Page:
by Josiah Osgood
New York: Cambridge University Press, 2011. Pp. xvii, 357.
Illus., maps, tables, stemma, notes, biblio., index. $32.00 paper. ISBN: 978-0-521-70825-8
In Claudius Caesar Osgood gives us not so much a biography of the fourth emperor, as a look at how Claudius, the supposedly handicapped poor relative of the imperial family, managed to legitimatize his rule, while helping to shape imperial institutions and expanding the frontiers more than anyone since Augustus.
Author of the notable Caesar's Legacy: Civil War and the Emergence of the Roman Empire (2006), Prof. Osgood (Classics, Georgetown), views the received image from the histories of Suetonius and Tacitus, and the fiction of Robert Graves, with more than a grain of salt. While not suggesting that Claudius was some sort of brilliant ruler, he concludes that Claudius was a reasonably able man trying to survive in a very dangerous place. Each of the chapters, which draw upon a wealth of sources, including not only ancient histories, but also literature, archaeology, coinage, and more, is devoted to a different aspect of Claudius’ principate. So we get a picture of his imperial propaganda, his surprising conquest of Britain, and his public works, as well as the structure of government, the quest to secure the succession, and more. Although this may seem to present snap shots, rather than a continuous narrative, on the whole, the work remains surprisingly coherent in chronological terms, as Osgood shows how these interrelated to promote the emperor’s image and tenure.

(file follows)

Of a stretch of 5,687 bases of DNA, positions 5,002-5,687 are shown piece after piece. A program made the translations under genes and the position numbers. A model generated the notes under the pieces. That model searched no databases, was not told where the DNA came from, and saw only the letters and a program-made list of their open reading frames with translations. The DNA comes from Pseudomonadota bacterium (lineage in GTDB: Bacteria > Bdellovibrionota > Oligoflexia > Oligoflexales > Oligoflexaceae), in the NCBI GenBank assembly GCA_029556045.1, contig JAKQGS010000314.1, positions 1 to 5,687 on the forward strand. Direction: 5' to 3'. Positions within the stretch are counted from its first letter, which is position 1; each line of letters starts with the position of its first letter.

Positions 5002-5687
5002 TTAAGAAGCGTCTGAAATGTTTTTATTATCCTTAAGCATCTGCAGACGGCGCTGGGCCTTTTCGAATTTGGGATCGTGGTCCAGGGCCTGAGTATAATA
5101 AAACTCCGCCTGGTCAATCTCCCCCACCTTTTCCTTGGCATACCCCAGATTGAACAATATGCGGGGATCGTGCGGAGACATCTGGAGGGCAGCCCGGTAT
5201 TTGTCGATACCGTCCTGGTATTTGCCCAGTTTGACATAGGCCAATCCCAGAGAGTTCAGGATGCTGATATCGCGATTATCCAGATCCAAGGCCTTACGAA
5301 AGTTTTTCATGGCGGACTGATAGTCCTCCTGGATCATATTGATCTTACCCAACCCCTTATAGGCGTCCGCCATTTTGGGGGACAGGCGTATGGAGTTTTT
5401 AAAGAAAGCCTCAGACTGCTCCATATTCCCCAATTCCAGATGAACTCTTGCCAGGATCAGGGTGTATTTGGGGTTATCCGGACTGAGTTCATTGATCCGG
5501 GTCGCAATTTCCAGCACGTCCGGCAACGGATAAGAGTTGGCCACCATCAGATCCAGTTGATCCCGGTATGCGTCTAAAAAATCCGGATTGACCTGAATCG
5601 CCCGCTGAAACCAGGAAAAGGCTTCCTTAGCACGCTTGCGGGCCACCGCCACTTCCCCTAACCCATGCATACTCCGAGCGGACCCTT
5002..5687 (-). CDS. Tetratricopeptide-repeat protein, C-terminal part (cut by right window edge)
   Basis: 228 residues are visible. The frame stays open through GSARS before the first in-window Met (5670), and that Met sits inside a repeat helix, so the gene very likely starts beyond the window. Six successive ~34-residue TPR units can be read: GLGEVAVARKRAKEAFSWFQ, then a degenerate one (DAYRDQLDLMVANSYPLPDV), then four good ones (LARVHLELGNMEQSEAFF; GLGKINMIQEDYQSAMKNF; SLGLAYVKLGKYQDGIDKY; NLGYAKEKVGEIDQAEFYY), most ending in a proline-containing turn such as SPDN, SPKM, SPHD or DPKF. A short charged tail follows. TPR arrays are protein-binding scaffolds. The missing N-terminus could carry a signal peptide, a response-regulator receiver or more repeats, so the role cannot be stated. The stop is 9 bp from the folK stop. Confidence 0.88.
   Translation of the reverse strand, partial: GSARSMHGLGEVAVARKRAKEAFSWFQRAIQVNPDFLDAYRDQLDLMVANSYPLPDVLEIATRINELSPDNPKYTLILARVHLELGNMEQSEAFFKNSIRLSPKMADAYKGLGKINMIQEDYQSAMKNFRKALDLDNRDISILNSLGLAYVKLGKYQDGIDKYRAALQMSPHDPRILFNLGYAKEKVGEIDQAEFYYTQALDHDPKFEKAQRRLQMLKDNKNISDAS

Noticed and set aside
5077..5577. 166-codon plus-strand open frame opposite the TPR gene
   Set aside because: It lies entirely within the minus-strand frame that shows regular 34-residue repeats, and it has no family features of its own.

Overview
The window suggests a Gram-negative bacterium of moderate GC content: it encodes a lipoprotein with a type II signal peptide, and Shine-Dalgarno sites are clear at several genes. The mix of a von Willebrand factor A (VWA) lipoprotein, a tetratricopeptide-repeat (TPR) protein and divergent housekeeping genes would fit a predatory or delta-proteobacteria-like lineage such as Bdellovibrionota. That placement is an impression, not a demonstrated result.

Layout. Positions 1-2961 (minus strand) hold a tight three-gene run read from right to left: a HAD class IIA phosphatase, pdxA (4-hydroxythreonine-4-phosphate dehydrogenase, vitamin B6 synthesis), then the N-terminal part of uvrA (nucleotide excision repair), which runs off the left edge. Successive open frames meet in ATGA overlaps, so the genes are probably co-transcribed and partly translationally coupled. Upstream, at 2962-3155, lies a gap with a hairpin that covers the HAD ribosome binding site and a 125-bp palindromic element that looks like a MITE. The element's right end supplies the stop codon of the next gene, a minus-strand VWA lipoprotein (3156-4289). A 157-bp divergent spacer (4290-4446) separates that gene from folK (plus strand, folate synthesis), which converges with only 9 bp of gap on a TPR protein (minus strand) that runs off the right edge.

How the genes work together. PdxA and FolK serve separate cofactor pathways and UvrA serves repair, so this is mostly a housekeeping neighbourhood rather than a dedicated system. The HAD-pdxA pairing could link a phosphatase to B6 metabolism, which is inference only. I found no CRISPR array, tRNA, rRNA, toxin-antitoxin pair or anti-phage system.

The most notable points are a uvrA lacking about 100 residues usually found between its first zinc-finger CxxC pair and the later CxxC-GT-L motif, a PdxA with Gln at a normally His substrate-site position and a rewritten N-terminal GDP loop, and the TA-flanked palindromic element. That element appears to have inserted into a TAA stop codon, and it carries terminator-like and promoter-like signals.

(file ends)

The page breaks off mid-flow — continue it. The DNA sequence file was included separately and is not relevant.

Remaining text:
A very good book for those interested in the development of imperial institutions, organization, and strategy, or merely curious about the real person behind the character in Graves' I,Claudius.